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Persuasive Message

Communicating to other people may be challenging. Especially when you need to convince them to understand and support your part of a story. 

It’s easy to deliver good news or a positive report because the message makes the recipient happy. But when the message is not positive, we know the recipient will probably have a negative reaction. Anticipating that reaction often makes us nervous, which can lead to even more tension in the situation. 

Dr. Tom Roberts, an internist at a busy hospital in Boston, often has to give bad news to his patients. Roberts (2017) said that he learned an important lesson when the tables were turned and someone had to give bad news to him:

Recently, I found myself on the other side of an end-of-life conversation. My grandmother was in an intensive care unit, and my grandfather called me in a frantic state because he couldn’t figure out what was happening. I called the hospital and got through to a nurse, who relayed every detail: the amount my grandmother’s blood pressure had dropped, the number of times she was given epinephrine, the rounds of CPR. After what felt like an eternity, I finally asked: ‘She died, didn’t she?’ Her answer: ‘Yes.’ The nurse had spent so much time on the details, she had forgotten to tell me the only thing I needed to know. After I got off the phone, I practiced what I needed to say to my family. Then I called them and said it: ‘Grandma died.’
Most of us will never need to deliver such serious news, but we will certainly have to discuss confidential or sensitive information with our customers, co-workers, clients, or patients. Preparing for these situations will help you when the need arises later. When preparing for these moments also keep in mind the five (5) parts to a message. Remember to attract your “audience’s” attention by using an (1) attention statement with something like, “I’m going to explain.” Then you can begin your (2) introduction to the message you want to deliver followed by the main content or (3) body of the message. After you have explained your main idea, you can (4) conclude by summarizing your important points and then leave a (5) residual message with your audience that will help them remember the information you just provided to them.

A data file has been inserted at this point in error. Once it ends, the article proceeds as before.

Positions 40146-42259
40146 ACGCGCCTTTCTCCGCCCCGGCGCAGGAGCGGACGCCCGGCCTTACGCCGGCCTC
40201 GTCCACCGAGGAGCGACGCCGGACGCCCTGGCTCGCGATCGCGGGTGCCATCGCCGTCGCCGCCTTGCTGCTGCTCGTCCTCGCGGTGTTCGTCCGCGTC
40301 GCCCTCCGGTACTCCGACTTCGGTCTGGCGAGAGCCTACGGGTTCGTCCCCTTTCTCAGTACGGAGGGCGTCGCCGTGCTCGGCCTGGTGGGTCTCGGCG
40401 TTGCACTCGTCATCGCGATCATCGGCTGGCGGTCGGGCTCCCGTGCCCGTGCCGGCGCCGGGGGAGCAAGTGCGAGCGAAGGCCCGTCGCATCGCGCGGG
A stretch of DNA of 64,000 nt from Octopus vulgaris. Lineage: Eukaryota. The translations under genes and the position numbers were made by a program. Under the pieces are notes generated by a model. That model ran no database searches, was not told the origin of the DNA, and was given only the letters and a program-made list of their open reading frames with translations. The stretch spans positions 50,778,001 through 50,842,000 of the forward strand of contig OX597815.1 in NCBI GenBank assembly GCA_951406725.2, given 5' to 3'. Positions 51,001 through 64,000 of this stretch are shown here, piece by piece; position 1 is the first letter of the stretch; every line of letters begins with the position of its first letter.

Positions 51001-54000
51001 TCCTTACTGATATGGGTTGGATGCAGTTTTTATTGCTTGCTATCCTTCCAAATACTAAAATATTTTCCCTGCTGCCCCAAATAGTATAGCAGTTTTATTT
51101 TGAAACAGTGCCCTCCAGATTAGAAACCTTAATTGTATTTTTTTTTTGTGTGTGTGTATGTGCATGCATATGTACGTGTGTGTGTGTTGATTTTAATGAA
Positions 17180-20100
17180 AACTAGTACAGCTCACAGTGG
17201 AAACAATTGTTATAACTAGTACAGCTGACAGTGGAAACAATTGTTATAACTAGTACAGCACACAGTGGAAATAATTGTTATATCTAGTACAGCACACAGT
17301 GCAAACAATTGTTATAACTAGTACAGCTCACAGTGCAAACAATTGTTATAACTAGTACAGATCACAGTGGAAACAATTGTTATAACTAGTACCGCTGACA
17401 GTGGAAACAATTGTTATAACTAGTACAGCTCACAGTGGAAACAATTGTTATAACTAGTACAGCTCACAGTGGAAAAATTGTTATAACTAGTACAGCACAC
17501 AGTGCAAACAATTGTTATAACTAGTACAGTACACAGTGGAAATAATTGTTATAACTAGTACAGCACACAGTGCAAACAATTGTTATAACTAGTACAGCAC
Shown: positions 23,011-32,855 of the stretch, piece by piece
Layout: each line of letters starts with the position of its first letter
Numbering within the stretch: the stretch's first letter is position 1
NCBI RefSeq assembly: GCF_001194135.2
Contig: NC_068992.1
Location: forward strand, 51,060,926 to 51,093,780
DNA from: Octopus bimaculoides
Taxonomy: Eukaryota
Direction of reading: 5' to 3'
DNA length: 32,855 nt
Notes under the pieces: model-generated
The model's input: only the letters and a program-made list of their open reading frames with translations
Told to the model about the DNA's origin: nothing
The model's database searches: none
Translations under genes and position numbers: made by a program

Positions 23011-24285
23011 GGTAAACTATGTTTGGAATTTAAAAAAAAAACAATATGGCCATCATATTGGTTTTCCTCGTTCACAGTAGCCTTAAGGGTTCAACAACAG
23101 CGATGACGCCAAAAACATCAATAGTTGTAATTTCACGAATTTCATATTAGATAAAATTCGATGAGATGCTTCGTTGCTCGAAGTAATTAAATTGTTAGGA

McLean, S. (2012). Communication for Business Success. Lardbucket Textbooks. Retrieved

Roberts, T. (2017). How I learned to break bad news to patients and their families. Chicago Tribune. Retrieved from

Identify a workplace situation that requires you to communicate sensitive information to a client, customer, or patient. How would you structure your communication to avoid the other person becoming angry or distressed? How can you persuade them to take necessary action in this situation? Use the five-part message format outlined by McLean (2012) to write what you would say to them:

Attention statement
Residual message 
Your assignment is going to resemble a script or notes for a speech, as you are preparing what you would say instead of writing a letter or memo. Remember to include the strategies from this week’s readings:

Choose your words carefully.
Be honest and open about the news. Don’t try to delay or avoid what they need to hear.
Show empathy.
Be willing to answer questions they may have.
Explain the steps that must follow the news (physical therapy, alternative purchase, data recovery, etc.). Offer to help them take appropriate action.
You don’t need to use IWG format; just make sure that your name and the date are at the top of the first page. You need to write at least 500 words.

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